Yamaha Outdoors Tips — Take a Kid Hunting This Year

Whether you have children of your own or not, make a resolution this year to take a kid hunting.

Whether you have children of your own or not, make a resolution this year to take a kid hunting.

By Bob Humphrey

It’s out with the old, in with the new and time to make resolutions.  If you’re a hunter, there’s one resolution you should strive to achieve: take a kid hunting this year.   The future of hunting rests firmly on the shoulders of youngsters who take up the sport and it is up to we parents, adults and mentors to ensure we provide that opportunity to as many youths as possible. 

Fortunately, more and more states are making that easier to do.  Many states now have special youth days or seasons where youngsters can get a first crack at turkeys, deer and waterfowl, among others.  It gives them a chance to get out without the hassle and the worry of competition, giving them better odds for success, or at least a more positive experience.  Many states also offer reduced licenses and in some cases, liberalized bag limits for youngsters.

The International Hunter Education Association has also worked with individual states to provide an on-line hunter safety course.  After an introductory classroom session, youngsters (and adults) can study course material and take section quizzes at home, as time permits.  They are then tested and given certification at a final classroom session.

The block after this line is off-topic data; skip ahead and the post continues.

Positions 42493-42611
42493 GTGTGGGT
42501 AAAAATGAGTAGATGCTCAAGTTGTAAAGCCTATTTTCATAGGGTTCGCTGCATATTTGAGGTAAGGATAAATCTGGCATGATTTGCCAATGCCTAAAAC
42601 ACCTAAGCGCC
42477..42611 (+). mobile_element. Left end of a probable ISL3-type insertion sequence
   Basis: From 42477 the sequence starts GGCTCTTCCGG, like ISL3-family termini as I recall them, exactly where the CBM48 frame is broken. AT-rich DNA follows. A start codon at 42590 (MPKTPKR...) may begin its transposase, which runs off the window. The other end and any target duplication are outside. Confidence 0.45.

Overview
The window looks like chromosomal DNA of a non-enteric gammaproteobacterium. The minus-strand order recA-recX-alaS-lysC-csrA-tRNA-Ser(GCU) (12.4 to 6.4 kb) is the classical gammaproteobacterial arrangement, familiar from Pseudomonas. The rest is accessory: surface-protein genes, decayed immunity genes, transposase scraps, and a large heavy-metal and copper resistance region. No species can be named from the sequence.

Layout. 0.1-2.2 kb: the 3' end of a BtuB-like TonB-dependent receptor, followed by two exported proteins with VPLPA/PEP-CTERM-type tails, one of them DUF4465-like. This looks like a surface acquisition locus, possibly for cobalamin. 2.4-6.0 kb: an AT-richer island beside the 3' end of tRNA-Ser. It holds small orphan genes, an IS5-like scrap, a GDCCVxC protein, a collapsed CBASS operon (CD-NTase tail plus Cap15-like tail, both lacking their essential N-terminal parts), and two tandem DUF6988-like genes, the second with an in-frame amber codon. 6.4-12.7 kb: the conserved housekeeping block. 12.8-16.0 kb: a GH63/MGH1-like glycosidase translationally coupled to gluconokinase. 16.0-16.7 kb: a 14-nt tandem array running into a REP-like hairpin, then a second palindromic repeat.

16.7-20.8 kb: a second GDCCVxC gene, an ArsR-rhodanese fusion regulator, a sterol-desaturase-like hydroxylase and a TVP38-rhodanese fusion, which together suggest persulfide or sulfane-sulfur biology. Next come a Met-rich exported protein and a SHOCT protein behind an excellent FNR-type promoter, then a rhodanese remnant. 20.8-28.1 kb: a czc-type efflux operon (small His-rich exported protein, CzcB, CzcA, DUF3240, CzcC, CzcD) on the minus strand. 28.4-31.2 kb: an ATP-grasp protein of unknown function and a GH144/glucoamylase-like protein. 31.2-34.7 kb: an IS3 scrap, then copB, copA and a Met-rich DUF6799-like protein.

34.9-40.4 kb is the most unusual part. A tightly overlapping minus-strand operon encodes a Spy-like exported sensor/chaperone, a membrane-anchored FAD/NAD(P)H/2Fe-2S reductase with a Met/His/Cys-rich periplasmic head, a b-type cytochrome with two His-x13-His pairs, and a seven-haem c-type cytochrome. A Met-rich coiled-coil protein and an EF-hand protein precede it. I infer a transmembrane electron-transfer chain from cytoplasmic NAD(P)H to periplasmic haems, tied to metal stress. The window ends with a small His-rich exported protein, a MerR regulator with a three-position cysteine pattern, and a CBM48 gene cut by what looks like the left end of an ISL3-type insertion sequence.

We adults can and should also take steps to make going a field as easy and enjoyable as possible.  Plan short hunts.  Kids have very short attention spans and if they have to suffer lengthy bouts of boredom they’ll be less inclined to go again.  Go when the weather is favorable.  If they get wet, cold or otherwise uncomfortable, it will be less enjoyable.

Make it fun.  If the hunting’s slow, find other ways to make a hunt more enjoyable.  There’s usually plenty of non-game around so you can turn your trip into a natural history lesson, or look for sign.  I’ll often take my kids hunting by canoe or SxS vehicle.  The ride along is enough to pique their interest, and we can get farther into the woods, away from the crowds.  When they’re old enough, they can drive their own ATV, giving them a sense of empowerment and responsibility. 

However, whenever or wherever you hunt this coming year, try to take a kid with you. Parents know that taking your own kids is reward enough for a successful hunt.  But there are a lot of other kids out there who may not have that opportunity.  If you don’t have kids, or even if you do, don’t be afraid to bring other kids.  It could be a niece or nephew, a neighbor or a friend of your own children.